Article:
A's acquire SS Drew from Arizona

670088.jpg

A's acquire SS Drew from Arizona

The A's traded for Stephen Drew Monday night. The following is their press release announcing the trade:

The Oakland Athletics have acquired veteran shortstop Stephen Drew from the Arizona Diamondbacks in exchange for minor league infielder Sean Jamieson, the club announced this evening.Drew, who missed 137 games with Arizona from July 21, 2011 through June 26 due to a fractured right ankle, was batting .193 with eight doubles, one triple, two home runs and 12 RBI in 40 games since returning to the Diamondbacks. He will report to Oakland tomorrow, at which time corresponding 40-man and 25-man roster moves will be made.The 29-year-old Drew was Arizonas first selection in the 2004 First-Year Player Draft (15th overall) out of Florida State and has played parts of the past seven seasons with the Diamondbacks. He is a .266 career hitter with 176 doubles, 52 triples, 72 home runs and 333 RBI in 773 games. The Valdosta, Ga. native enjoyed his best major league seasons under the tutelage of As Manager Bob Melvin, who piloted the Diamondbacks from 2005-09.Drew produced his best season in 2008, when he batted .291 with 44 doubles, 11 triples, 21 home runs and 67 RBI in 152 games, thus becoming only the third shortstop in baseball history to post 40 doubles, 10 triples and 20 homers in a season (Milwaukees Robin Yount in 1980 and 1982; Bostons Nomar Garciaparra in 1997). He was named the 2008 BBWAA Diamondbacks Player of the Year after the season.A season earlier, while batting only .238 with 12 homers and 60 RBI on Melvins 2007 NL West Championship team, Drew enjoyed a brilliant post-season run in hitting .387 with two home runs and four RBI in seven playoff games. He hit .500 (7-for-14) with two homers and four RBI against the Chicago Cubs in the NLDS and batted .294 (5-for-17) vs. the Colorado Rockies in the NLCS that year.With Arizona this season, he has gone hitless in his last 15 at-bats and is batting .069 (2-for-29) in his last nine games. However, he hit homers in consecutive games Aug. 5-7.Jamieson, 23, was Oaklands 17th round choice out of Canisius College in the 2011 First-Year Player Draft. The 6-0, 193-pound Simcoe, Ontario, Canada product is hitting .234 (105-for-449) with 25 doubles, five triples, 10 home runs, 49 RBI and 25 stolen bases in 118 games at Single-A Burlington. He hit .235 with three homers, 21 RBI and 27 stolen bases in 69 games with Short-A Vermont in his first professional season in 2011.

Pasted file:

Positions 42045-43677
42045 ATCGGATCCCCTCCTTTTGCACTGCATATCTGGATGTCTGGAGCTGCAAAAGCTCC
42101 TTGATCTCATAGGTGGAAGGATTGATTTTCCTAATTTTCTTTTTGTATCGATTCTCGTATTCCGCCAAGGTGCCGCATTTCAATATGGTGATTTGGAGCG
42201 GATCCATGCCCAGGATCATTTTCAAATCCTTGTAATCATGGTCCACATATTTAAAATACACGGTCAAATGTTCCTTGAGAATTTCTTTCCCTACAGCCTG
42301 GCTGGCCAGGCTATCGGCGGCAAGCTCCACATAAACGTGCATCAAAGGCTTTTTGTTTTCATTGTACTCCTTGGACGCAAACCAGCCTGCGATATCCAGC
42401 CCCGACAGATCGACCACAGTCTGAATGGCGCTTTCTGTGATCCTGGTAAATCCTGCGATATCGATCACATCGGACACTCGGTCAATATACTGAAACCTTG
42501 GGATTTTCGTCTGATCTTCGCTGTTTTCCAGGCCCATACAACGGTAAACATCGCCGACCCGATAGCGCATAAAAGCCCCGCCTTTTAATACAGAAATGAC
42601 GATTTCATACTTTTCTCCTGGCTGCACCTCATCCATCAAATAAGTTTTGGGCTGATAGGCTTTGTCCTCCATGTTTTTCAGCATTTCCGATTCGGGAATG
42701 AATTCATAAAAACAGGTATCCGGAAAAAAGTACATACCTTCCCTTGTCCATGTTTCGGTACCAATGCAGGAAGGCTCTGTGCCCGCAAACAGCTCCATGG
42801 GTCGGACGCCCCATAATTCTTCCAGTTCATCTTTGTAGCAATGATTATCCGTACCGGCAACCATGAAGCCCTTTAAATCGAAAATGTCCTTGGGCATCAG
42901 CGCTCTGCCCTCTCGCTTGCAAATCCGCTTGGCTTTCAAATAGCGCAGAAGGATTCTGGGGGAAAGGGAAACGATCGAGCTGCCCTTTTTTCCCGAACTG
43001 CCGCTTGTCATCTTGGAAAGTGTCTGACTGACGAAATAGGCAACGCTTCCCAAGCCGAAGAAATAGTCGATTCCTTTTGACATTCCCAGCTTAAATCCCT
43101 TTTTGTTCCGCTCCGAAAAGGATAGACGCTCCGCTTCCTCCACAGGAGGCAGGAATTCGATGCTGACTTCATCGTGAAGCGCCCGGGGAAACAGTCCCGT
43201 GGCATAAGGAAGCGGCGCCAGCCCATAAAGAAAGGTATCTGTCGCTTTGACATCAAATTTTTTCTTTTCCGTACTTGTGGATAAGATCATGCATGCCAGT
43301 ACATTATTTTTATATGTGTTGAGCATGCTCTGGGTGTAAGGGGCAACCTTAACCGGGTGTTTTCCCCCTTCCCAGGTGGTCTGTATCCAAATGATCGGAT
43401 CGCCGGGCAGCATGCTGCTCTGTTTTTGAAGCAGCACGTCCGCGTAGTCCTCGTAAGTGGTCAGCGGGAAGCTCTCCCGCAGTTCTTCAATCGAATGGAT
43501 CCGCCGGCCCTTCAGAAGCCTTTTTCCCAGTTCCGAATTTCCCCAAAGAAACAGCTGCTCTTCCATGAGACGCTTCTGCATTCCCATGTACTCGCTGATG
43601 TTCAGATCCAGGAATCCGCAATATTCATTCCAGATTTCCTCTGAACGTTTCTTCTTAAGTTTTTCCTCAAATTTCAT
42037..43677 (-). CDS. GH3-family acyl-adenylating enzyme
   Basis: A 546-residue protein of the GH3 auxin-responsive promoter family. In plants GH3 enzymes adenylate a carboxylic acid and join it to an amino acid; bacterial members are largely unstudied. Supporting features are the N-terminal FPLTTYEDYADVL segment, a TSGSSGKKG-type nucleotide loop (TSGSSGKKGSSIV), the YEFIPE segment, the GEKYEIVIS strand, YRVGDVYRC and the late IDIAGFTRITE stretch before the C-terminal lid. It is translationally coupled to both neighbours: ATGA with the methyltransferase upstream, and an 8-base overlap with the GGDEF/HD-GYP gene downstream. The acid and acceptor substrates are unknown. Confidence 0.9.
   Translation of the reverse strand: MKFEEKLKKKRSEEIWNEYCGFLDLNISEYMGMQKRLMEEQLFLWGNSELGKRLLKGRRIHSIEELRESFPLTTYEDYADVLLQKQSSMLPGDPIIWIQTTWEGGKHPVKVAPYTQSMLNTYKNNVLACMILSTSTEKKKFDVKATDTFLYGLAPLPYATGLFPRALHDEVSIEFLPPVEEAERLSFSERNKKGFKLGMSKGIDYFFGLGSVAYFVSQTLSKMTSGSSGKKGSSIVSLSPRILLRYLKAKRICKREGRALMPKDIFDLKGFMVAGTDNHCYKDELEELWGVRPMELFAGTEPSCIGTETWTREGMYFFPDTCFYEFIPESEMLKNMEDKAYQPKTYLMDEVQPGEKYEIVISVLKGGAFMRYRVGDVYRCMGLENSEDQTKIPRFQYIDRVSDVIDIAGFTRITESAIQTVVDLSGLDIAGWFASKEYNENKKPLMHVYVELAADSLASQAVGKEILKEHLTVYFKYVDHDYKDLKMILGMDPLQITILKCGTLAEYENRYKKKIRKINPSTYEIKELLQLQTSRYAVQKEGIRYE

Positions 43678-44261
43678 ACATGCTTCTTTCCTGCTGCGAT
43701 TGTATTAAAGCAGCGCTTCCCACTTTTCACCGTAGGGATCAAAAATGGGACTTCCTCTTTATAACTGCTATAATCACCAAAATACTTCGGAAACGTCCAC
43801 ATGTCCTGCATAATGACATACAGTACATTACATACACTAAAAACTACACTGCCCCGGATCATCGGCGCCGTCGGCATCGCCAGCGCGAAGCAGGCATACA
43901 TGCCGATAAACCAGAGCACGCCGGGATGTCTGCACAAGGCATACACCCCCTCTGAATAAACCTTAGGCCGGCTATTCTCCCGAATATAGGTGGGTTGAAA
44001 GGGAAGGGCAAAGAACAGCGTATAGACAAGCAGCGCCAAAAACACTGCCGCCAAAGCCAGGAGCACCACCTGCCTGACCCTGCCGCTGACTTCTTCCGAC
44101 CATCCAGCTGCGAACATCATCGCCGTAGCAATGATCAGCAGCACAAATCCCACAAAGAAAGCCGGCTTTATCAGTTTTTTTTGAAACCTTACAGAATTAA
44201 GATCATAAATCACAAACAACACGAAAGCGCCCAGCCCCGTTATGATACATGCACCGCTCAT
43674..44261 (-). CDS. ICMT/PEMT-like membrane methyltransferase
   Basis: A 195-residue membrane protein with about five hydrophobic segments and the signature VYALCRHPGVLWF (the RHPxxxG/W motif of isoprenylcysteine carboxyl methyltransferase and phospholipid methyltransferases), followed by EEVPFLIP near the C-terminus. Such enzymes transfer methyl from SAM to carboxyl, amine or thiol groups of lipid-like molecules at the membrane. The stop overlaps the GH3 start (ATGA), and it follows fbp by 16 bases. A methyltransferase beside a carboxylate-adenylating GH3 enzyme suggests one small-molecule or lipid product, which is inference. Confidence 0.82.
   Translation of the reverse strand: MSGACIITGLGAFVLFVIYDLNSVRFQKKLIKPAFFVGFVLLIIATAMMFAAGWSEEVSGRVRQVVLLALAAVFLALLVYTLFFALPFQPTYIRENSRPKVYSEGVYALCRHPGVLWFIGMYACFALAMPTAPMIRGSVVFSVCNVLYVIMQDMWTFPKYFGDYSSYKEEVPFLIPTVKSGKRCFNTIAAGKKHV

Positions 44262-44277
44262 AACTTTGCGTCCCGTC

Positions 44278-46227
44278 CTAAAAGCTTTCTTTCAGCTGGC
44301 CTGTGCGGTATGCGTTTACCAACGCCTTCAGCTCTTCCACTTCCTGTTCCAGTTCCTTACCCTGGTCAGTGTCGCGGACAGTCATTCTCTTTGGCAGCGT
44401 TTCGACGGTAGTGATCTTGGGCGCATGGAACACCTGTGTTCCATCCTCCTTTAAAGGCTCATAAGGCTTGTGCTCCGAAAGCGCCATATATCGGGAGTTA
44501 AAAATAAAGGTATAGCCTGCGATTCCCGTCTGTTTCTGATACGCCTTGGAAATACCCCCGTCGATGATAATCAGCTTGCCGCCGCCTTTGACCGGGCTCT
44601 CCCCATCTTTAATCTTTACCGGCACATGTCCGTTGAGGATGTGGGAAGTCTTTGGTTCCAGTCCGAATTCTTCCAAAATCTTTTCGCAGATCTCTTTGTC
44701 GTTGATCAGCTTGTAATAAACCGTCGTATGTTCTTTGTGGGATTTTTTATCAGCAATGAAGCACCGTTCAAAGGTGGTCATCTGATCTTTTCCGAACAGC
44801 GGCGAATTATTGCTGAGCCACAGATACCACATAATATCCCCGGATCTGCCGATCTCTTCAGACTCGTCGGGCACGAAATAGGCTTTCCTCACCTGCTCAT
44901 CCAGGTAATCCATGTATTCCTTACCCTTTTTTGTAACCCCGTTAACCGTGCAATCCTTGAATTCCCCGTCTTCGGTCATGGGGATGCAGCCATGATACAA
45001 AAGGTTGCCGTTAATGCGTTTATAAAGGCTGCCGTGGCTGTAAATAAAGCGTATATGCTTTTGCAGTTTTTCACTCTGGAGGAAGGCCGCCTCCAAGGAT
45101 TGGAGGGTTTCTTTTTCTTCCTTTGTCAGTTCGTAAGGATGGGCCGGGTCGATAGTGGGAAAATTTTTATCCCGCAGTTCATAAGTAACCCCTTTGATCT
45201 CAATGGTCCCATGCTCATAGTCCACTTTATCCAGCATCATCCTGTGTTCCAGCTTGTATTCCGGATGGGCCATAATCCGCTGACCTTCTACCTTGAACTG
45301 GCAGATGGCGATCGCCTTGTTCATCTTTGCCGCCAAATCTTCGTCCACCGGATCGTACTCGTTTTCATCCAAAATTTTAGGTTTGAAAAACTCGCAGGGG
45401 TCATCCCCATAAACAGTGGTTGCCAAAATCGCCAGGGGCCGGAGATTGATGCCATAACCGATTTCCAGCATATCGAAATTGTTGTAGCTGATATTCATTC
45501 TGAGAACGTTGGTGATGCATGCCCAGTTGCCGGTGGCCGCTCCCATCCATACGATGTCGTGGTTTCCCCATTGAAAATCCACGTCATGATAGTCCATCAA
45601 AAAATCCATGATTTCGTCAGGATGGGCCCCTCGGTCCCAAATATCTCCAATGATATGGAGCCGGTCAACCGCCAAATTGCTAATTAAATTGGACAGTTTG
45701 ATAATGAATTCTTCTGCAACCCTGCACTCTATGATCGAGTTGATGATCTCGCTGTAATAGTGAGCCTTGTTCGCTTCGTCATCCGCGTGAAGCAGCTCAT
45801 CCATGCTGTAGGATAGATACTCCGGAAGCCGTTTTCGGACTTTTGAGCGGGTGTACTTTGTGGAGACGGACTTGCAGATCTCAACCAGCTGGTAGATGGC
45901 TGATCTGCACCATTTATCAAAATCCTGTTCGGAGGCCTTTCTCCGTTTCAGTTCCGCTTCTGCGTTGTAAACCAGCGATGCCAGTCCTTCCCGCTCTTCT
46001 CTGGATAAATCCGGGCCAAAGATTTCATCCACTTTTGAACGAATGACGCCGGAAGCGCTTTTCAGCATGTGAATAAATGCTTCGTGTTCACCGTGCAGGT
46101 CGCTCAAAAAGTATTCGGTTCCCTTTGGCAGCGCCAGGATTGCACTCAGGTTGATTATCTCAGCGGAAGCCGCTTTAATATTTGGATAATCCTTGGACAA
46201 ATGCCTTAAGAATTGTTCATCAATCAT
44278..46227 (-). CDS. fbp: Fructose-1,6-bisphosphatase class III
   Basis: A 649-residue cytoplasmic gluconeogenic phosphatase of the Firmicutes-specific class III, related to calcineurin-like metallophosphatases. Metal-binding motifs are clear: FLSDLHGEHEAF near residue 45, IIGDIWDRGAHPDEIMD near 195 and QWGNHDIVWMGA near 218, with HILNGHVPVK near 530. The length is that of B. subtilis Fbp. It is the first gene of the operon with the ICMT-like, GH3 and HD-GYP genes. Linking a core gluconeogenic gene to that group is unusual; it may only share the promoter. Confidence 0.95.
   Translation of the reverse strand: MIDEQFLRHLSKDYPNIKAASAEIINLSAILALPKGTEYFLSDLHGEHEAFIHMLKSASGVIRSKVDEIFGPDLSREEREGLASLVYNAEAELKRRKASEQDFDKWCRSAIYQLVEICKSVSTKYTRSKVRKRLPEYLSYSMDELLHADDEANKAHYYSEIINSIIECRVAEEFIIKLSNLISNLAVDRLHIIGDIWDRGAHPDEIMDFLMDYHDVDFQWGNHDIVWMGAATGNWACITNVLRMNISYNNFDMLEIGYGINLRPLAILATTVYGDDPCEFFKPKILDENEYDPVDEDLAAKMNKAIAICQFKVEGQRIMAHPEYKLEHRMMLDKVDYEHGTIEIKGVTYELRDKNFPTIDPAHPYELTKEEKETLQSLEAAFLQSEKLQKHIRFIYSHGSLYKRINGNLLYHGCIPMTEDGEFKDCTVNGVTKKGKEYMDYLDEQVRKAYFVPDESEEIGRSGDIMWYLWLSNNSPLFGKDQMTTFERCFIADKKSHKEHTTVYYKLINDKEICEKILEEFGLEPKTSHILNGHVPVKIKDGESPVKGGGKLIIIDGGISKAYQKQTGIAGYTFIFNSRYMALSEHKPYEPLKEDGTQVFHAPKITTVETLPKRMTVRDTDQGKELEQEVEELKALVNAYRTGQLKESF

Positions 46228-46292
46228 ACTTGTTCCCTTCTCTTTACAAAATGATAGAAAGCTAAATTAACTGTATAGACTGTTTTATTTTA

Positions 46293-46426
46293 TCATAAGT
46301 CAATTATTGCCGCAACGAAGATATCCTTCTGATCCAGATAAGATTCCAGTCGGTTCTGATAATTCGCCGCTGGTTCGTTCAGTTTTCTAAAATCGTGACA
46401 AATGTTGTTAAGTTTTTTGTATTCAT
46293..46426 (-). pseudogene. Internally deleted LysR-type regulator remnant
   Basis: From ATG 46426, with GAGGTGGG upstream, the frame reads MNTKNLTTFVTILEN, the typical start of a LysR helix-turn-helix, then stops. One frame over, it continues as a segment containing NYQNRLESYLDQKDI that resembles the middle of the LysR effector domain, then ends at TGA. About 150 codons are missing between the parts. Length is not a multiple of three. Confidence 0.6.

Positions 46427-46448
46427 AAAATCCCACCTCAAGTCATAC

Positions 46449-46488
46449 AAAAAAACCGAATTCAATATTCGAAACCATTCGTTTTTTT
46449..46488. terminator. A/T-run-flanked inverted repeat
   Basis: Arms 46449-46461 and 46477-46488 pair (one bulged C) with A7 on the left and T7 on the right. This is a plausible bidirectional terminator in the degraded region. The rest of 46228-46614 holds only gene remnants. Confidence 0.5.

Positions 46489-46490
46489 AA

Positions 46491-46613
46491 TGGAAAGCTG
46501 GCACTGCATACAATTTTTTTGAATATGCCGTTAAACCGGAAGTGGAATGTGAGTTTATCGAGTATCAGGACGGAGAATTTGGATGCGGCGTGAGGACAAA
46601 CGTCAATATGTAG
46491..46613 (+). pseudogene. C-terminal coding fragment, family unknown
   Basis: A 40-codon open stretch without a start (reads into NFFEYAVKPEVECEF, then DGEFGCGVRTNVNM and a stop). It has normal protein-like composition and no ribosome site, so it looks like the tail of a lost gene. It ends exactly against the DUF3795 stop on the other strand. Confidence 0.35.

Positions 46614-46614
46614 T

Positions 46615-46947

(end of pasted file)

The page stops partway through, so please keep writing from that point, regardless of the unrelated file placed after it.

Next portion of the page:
-- Courtesy Oakland A's media services

A’s agree to terms with Gray, Hendriks and Vogt to avoid arbitration

A’s agree to terms with Gray, Hendriks and Vogt to avoid arbitration

The Oakland A’s avoided arbitration with right-handed pitchers Sonny Gray and Liam Hendriks and catcher Stephen Vogt when they agreed to terms on one-year contracts for the 2017 season, the club announced today.

Gray went 5-11 with a 5.69 ERA in 22 starts last year in a season shortened by two stints on the disabled list.  His ERA was more than 2½ runs higher than his previous career high and his five wins follow back-to-back 14-win seasons.  Gray went 33-20 with a 2.88 ERA 76 games over his first three seasons with the A’s and now has a 3.42 ERA in his career, which ranks ninth in Oakland history.

Hendriks compiled a 3.76 ERA and .270 opponents batting average in 53 relief appearances in his first season with the A’s.  He had an 8.27 ERA and .394 opponents batting average in 11 games before going on the disabled list in early May with a strained right triceps.  Hendriks then logged a 2.23 ERA and .222 opponents batting average in 42 games following his return from the DL.

Vogt played in a career-high 137 games last year and hit .251 with 14 home runs and 56 RBI.  He also had career bests with 123 hits, 30 doubles and 46 extra base hits.  Vogt was named to his second consecutive American League All-Star team.